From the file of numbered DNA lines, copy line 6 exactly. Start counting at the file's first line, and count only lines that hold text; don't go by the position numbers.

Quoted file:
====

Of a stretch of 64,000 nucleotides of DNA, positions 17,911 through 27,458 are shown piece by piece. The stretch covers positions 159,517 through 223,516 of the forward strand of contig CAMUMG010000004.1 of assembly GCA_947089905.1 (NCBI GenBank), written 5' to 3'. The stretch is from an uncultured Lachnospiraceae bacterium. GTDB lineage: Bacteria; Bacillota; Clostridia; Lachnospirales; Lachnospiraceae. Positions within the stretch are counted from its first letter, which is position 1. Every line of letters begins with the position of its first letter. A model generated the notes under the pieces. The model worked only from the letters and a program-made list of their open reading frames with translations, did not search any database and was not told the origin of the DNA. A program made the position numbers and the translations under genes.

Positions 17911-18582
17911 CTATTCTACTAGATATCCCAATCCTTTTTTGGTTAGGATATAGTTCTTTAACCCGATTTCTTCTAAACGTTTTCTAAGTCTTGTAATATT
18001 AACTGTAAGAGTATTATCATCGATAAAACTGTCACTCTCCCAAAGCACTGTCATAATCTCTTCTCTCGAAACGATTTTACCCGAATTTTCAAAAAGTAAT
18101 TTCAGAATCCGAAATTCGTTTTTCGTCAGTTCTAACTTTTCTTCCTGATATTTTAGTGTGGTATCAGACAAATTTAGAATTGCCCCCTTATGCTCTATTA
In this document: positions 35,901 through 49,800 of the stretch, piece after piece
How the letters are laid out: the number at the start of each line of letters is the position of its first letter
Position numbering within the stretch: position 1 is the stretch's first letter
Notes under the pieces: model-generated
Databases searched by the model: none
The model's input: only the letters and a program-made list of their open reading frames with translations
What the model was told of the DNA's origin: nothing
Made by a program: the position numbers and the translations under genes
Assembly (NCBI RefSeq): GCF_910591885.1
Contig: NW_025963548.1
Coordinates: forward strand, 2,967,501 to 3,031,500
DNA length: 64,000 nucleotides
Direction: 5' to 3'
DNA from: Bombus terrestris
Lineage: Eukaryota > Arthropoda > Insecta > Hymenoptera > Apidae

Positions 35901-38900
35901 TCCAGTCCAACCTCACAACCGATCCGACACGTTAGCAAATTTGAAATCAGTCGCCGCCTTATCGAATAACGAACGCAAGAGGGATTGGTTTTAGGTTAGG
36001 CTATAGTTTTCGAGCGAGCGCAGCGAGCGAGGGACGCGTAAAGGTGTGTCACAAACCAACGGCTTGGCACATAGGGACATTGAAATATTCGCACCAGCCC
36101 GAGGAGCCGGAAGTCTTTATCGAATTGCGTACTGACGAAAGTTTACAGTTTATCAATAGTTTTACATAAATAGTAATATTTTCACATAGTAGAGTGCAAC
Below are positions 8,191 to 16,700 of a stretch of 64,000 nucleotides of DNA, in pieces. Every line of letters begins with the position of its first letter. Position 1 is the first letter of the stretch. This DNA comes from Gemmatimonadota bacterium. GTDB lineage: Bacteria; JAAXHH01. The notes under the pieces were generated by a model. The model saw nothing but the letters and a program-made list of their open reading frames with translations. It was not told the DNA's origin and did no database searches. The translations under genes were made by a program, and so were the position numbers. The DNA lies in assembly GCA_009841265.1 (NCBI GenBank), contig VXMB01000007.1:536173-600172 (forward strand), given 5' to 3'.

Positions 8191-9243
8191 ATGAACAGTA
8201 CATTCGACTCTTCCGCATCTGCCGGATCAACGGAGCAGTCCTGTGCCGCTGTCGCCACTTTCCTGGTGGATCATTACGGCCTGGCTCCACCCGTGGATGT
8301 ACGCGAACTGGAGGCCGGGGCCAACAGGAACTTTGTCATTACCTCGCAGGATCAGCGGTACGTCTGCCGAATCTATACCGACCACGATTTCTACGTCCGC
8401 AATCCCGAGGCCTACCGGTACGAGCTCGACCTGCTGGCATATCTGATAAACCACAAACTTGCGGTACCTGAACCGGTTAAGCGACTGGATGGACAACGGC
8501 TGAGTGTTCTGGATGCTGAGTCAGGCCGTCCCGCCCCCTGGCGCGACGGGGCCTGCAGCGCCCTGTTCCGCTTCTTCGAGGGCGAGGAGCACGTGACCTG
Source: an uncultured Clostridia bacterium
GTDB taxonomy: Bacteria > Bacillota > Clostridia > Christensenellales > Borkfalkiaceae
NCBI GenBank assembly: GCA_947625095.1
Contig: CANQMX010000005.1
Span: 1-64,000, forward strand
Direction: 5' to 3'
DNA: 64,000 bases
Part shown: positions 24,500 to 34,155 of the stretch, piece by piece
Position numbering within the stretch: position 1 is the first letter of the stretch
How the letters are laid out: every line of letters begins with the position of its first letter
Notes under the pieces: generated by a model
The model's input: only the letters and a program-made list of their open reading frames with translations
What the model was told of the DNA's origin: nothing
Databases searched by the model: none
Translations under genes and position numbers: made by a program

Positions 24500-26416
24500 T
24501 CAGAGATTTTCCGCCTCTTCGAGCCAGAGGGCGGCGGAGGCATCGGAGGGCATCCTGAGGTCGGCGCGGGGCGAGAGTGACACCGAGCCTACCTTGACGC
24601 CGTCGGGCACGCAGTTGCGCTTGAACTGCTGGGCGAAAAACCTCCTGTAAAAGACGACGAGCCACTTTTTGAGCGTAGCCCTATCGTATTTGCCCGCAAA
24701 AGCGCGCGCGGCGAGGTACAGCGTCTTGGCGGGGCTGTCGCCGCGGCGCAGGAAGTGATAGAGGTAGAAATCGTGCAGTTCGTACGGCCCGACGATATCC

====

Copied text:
In this document: positions 35,901 through 49,800 of the stretch, piece after piece